State officials vowed to continue their fight to force interstate mailorder companies to collect use taxes despite a major setback last week before the Supreme Court.
Ruling in Quill Corp. v. North Dakota, the Supreme Court said states cannot make interstate catalog retailers collect sales taxes unless the firms have a substantial nexus, or connection, with the taxing state. But the court said Congress has ultimate authority to deal with the issue, because the Constitution gives it power to regulate interstate commerce.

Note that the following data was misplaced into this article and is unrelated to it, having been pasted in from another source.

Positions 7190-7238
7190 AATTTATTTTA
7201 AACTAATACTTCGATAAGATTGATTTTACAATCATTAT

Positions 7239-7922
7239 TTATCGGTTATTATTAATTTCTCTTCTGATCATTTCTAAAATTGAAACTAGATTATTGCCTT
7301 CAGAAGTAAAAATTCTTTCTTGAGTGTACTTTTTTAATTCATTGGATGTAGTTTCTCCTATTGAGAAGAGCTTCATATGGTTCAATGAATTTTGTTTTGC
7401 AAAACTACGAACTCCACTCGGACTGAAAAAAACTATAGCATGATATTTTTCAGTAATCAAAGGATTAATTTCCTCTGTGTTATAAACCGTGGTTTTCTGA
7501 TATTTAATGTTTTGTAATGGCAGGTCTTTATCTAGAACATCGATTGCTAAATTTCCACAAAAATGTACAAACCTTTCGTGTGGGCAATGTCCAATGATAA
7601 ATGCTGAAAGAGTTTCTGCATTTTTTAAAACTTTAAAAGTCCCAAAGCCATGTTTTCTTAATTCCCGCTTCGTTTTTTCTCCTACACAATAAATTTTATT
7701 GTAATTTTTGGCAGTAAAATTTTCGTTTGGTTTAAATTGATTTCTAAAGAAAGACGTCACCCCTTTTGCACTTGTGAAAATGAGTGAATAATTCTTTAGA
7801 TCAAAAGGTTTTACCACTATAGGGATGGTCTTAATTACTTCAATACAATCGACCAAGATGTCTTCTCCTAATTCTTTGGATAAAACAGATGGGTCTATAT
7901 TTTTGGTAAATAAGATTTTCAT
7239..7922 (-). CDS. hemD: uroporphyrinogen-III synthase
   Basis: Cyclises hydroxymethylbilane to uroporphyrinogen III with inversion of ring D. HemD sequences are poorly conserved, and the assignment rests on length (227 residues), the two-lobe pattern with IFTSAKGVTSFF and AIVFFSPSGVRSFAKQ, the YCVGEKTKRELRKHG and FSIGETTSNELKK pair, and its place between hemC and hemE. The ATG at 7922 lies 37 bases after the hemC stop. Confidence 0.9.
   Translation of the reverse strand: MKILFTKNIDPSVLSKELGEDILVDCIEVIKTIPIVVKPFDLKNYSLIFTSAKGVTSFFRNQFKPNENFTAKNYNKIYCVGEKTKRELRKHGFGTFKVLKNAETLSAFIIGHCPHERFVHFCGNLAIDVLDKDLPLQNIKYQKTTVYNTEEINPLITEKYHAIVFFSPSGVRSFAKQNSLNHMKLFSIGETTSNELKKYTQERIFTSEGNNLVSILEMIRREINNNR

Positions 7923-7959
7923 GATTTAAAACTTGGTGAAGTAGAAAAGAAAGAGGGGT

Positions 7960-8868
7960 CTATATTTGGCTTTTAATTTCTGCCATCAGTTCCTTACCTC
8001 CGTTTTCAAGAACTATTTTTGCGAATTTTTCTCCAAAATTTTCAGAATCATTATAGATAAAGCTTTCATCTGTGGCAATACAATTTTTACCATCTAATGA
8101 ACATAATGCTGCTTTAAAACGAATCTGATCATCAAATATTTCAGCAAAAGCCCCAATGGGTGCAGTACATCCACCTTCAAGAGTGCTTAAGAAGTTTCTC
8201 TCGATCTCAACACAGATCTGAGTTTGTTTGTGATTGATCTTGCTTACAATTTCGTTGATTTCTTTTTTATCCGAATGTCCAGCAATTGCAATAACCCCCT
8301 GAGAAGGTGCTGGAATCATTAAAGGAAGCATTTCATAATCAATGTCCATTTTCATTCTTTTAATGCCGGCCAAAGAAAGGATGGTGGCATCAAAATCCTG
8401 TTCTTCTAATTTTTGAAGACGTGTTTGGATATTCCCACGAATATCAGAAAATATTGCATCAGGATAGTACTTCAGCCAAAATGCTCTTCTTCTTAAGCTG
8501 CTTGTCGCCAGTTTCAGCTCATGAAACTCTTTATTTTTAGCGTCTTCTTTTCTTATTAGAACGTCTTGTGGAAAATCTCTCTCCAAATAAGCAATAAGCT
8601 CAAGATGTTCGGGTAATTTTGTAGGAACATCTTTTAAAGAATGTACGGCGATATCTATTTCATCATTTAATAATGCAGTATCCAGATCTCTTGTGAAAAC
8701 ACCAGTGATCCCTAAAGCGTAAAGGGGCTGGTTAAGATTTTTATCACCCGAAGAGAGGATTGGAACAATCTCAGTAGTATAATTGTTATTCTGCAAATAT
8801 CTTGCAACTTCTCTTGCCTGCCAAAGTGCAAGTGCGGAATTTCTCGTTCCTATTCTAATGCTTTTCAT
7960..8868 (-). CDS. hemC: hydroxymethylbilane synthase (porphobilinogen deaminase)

"It is incumbent on members of Congress to pass legislation this year," said Kansas Sen. Paul Burke, president of both the National Conference of State Legislatures and the Kansas Senate.
Gov. George A. Sinner of North Dakota, in a statement on behalf of the National Governors' Association, said the nation's governors also will press for legislation.
In the meantime, Gov. Sinner said state officials will continue to bring direct marketing companies to court if they believe the firms' business practices provide substantial nexus. He said the use of "800" phone numbers, drop shipments, and other practices may provide a sufficient connection between direct retailers and states to require the firms to collect the taxes.